Duress: A defense of duress might be allowed in some minor in possession of a firearm charges where the defendant is threatened with bodily harm if she does not take possession of the firearm. This can occur where the minor is threatened by gang members to take possession of the firearm. The defense of duress is only available in PC 29610 cases as long as the defendant safely surrenders the firearm immediately after the threat ceases to exist. For more information. See Defense of Duress.
Self-Defense: A person is privileged to used self-defense to defense herself against an imminent threat of bodily harm. In fact, the defendant may use deadly force to protect herself from the imminent threat of death or severe bodily injury to herself. In minor in possession of a firearm cases, the defendant might claim that she took possession of the firearm in order protect herself from an imminent threat of deadly force against her. Of course, once the threat of deadly force ceases to exist, the minor must relinquish the firearm for the defense to be valid.
Insanity: An insanity defense might be used in a PC 29610 case if the defendant, due to a defect or disease of the mind, does not know the different between right and wrong, or does not know the nature and the quality of her actions.
For example, if the defendant takes possession of a firearm, but because of a mental defect, she believes the firearm is a toy, then the defendant might use a defense of insanity to defeat the criminal charge. The defense of insanity may also apply to the defendant’s ability to understand the criminal charges against her. Also, the defense of insanity is not a complete defense in certain situations where the defendant's competency to stand trial are at issue. The defense of insanity is a complex issue discussed further at Defense of Insanity.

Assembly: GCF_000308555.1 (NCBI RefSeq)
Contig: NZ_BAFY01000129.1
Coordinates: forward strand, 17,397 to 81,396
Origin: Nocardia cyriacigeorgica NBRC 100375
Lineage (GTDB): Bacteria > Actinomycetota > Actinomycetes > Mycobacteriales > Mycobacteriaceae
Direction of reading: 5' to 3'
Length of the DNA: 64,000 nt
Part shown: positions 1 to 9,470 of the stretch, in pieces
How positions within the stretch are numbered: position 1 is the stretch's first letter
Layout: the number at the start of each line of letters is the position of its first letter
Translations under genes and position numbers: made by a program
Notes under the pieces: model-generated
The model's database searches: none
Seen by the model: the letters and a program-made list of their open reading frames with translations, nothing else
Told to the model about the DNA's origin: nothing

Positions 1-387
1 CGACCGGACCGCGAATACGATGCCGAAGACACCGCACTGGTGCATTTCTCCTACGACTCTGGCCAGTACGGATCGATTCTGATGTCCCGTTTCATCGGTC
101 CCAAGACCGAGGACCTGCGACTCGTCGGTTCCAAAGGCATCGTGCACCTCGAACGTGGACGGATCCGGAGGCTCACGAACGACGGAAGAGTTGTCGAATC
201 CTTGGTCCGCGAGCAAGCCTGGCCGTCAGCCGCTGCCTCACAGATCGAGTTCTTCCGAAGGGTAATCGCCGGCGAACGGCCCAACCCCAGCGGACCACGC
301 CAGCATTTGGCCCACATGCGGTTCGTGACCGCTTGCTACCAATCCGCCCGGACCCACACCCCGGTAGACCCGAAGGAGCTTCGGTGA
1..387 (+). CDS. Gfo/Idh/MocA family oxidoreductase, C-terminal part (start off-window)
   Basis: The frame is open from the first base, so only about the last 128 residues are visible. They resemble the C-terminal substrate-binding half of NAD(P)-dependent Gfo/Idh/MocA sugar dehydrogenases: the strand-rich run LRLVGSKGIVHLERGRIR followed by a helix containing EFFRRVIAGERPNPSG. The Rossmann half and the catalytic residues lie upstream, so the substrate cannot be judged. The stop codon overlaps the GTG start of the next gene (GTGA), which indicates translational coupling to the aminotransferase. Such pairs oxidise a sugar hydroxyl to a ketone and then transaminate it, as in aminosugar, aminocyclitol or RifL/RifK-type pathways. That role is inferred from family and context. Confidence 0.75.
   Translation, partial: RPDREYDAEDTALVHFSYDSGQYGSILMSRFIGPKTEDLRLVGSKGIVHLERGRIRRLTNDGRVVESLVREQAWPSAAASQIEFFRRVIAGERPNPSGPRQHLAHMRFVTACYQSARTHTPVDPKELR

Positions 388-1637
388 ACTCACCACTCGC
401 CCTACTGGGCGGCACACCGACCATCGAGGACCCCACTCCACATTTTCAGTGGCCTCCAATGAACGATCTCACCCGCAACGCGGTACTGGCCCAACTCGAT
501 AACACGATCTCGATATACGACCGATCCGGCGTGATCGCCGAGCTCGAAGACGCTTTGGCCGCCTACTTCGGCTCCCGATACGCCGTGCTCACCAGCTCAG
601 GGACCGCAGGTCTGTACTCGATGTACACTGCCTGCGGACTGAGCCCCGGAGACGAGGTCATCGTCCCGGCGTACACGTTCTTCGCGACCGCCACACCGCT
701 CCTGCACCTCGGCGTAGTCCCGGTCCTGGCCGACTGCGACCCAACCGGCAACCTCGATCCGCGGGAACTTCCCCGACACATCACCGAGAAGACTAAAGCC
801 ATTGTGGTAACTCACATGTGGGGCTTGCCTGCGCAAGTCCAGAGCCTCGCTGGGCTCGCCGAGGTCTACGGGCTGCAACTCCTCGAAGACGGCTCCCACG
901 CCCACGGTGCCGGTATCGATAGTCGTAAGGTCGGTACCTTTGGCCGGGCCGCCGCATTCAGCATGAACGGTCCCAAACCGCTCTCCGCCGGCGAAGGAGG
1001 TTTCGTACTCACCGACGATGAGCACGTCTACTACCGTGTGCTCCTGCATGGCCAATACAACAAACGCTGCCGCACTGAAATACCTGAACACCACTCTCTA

Negotiated Plea: A negotiated plea bargain, either between the court and the defendant, or the district attorney and the defendant (more common), is not a true defense in the sense that the charges are dismissed without conditions, or the defendant is found not guilty. Rather, a negotiated plea bargain is the result in many criminal cases where the evidence against the defendant is fairly clear and unassailable and both the defendant and the district attorney seek to resolve the case early in the proceedings.
For example, in cases of minor in possession of a firearm, if the defense does not have a clear technical defense, such as strong illegal search and seizure argument, or a strong affirmative defense, the case may nevertheless be negotiated in a way that is tolerable to both the defendant and the district attorney.
Note: Negotiated pleas are common in almost all types of criminal cases. But before a defendant pleads guilty (or no contest) in any criminal case, she should discuss her options and possible collateral consequences with a criminal defense lawyer.
For example, a seemingly good offer by the district attorney to the defendant for a probation sentence, without jail or work release conditions, after an alleged misdemeanor charge of PC 29610, might sound like a good offer at first, but without knowing the strength of the evidence, or all of the collateral consequences, such as immigration consequences, or professional licensing consequences, the defendant should not necessarily rush to accept that seemingly good offer.
Post-Conviction Issues: Post-conviction options related to minor in possession of a firearm include: Appeals (Petition to overturn the criminal conviction), petition to restore firearm rights, expunge a criminal record, petition for a certificate of rehabilitation, petition to terminate probation (or parole), petition for resentencing (PC 1170(d), and Prop 47 issues), and more.
Note: If the defendant was arrested for the crime of minor in possession of a firearm, either as a felony, or as a misdemeanor, but the crime was never prosecuted for some reason, or the defendant was ultimately found not guilty of the alleged offense, then she might file a petition to seal and destroy her criminal arrest record. There are limitations that might apply in PC 29610 cases. For more information, see Petition to Seal and Destroy a Criminal Arrest Record.
To learn more about the crime of minor in possession of a firearm, or PC 29610, contact our criminal defense lawyers today. Our criminal defense lawyers have successfully handled hundreds of misdemeanor and felony charges, including hundreds of gun charges. We offer defense services to all San Bernardino County cities, including Rancho Cucamonga, Redlands, Yucaipa, Fontana, and Rialto. We can even visit local jail for consultations for a low cost, including West Valley Detention Center, Glen Helen Rehabilitation Center, and more. Call today!